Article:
All the tiny steps forward bring some hope and peace. The sadness, the missing, the regrets will always be there, but tempered by new realities. Life goes on with its challenges and its joys.

Thirty-nine years later, a new generation has transformed our family: my sister's child Lex, ten years later, and my brother's children Maggie and Henry, born nearly three decades after we lost our parents. My brother and I are now considerably older than our parents ever got to be. Our lives and careers have had moments our parents couldn't have imagined. We have lived most of our lives without them.

All these years later, so much is gone: Bernie and Flo, the newsstand and Shaker Mountain Inn. Our Sunday routine. Our youthful anticipation and optimism. A decade ago, Bob and I left California for new life in Arizona. We're looking back on a long past and ahead to a shorter future.

We've come to terms with the past. We've all had moments of facing our own mortality. We've imagined the loss of ourselves and all that defines us as we've watched an increasing number of peers pass away. My first lover died nearly a year ago. He was a sweet and gentle man, forever a friend and, in my mind's eye, perpetually youthful. I couldn't imagine him growing old and passing away -- until he did.

Yet somehow, impossibly, life goes on. We dry our tears, cherish our memories and take one step at a time back into living lives filled with moments of joy and sadness, searing losses and enduring love.


Sunday, September 22, 2019

Why Would Anyone Get Therapy?

Her decision was a quiet one. But the family fallout when my mother, suffering from stress and a mild depression, announced to those close to her that she had decided to go to therapy was far from quiet. There was a cacophony of unsolicited opinions.

"You're kidding, right?" said her old friend Jackie, peering over her rhinestone-trimmed sunglasses with a mixture of incredulity and ill-disguised disgust. "Look, we all have our problems. I have my three divorces and my grown kids driving me crazy with their antics and demands for money. But at least I've never felt the need to see a shrink."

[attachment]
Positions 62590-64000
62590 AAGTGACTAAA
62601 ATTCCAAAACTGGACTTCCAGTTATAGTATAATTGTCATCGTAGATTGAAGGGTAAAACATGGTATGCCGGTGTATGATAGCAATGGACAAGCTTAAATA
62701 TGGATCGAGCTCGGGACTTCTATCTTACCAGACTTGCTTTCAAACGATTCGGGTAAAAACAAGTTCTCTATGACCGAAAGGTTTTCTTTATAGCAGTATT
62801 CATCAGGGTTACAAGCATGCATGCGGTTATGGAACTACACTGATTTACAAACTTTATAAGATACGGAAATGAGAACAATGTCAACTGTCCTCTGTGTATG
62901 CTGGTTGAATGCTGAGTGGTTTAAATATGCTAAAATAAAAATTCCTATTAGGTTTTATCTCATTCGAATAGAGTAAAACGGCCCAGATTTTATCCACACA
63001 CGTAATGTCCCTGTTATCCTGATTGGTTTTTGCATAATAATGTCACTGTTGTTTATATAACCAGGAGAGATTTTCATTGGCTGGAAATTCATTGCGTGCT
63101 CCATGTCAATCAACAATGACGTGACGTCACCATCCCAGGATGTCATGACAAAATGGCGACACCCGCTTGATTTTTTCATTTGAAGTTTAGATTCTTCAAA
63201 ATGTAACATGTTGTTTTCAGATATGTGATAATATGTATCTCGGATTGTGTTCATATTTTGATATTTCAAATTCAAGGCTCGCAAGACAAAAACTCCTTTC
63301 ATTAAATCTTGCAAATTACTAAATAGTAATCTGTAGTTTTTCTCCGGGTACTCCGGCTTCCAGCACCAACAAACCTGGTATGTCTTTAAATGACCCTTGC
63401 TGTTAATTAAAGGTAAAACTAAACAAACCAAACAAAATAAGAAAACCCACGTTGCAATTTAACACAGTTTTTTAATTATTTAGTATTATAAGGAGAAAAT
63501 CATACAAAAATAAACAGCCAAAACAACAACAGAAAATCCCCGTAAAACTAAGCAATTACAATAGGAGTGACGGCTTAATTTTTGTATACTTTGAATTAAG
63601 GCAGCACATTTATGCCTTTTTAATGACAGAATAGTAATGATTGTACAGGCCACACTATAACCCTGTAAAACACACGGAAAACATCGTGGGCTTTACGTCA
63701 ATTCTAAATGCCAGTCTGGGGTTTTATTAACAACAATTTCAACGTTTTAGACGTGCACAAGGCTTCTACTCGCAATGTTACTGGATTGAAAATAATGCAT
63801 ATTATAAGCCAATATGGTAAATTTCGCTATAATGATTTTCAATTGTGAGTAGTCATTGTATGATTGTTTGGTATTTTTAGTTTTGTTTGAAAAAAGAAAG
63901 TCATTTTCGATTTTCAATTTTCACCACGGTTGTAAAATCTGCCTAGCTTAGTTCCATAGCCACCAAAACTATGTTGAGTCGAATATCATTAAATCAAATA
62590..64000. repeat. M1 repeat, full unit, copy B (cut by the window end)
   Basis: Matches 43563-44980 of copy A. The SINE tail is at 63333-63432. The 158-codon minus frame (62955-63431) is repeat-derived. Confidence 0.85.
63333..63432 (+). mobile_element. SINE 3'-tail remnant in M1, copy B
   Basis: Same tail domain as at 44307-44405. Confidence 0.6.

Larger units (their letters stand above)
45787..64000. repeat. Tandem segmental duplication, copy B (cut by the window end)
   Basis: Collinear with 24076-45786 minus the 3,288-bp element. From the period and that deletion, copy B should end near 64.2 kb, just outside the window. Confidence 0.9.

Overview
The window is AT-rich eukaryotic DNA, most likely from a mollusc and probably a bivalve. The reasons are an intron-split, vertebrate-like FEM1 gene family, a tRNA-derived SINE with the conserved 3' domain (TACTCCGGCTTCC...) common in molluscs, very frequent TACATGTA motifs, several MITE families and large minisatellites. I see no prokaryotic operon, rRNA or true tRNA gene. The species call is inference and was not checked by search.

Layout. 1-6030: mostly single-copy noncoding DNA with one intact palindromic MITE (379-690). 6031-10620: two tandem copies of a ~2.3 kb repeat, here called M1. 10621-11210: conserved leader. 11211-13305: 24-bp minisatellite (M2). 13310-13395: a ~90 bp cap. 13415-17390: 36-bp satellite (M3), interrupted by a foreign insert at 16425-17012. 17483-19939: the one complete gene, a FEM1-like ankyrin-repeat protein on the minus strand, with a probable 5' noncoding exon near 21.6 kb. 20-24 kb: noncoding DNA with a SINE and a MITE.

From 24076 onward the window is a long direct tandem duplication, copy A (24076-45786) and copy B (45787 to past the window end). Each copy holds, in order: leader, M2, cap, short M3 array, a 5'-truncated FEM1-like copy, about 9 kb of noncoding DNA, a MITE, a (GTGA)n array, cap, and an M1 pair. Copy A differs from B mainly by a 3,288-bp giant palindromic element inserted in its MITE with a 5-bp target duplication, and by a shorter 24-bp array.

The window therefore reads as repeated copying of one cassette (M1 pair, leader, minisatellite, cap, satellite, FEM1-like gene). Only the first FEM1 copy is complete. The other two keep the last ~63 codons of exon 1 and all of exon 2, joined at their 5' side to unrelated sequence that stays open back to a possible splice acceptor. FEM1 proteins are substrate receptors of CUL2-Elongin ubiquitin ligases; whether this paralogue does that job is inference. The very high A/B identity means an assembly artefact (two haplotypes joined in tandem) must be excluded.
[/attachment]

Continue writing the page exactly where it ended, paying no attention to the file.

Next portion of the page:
My father, the major source of my mother's stress, weighed in with "That's just crazy... You got a problem? Talk to me. It's a lot cheaper than going to some stranger."

But Mother went to see a therapist anyway and found considerable comfort in what turned out to be the last year of her life.

Even though it has been nearly 40 years since her fatal heart attack, I still remember her quiet determination to get counseling and the peace she said it brought her to share her feelings with someone who would listen and care.

The bond she built with her young therapist -- Dr. Jim Alsdurf -- was warm and enduring. She was still seeing him for therapy when she died. When her heart stopped, she had just finished wrapping a gift for Hannah, the baby girl Jim and his wife Phyllis had recently welcomed. And, not really understanding the boundaries of the therapeutic alliance back then, we asked Dr. Alsdurf to give the eulogy at Mother's funeral. How very California of us to have her therapist give the eulogy! And how gracious he was to go along with our request, speaking eloquently about the emotional legacy she was leaving us.

Through the years, my own perceptions of therapy have changed from skeptical to embracing the process, first as a patient suffering from grief after the sudden heart attack and stroke deaths of both parents and my grandmother within a devastating five month period when I was 35. And then, in my forties, after years of writing articles and books in the areas of health and psychology, I decided to go back to school to become a psychotherapist myself.

In my work as a therapist, especially at a clinic for those with medical problems who saw me for depression and anxiety secondary to their injuries or illnesses, I initially saw a lot of the suspicions and attitudes that had attended my mother's announcement.

One patient in particular stands out in my memory for her resistance. Marianna was a Romanian immigrant and was so angry when her cardiologist referred her to me that she refused to speak English during our initial session. Her young adult daughter had come along to act as an interpreter and mom-wrangler. Every time I would ask one of our standard intake questions, Marianna would stand up and shout in English: "Stupid question! You're stupid!!" Her daughter would tug at her sleeve and say "Mama! Sit down! Listen to the doctor!" This process was repeated many times in our interminable 50 minutes together.

"Well," one of my fellow therapists who had overheard our exchange through our thin office walls, said, leaning into my office after the mother and daughter departed. "You probably won't see HER again...."

But they surprised us all by coming back the next week. And, free of the intake protocol, I asked Marianna what meant the most to her in life besides her wonderful daughter. She stopped scowling at me. Her face brightened. "My doggie," she said.

I smiled. "Tell me about your dog."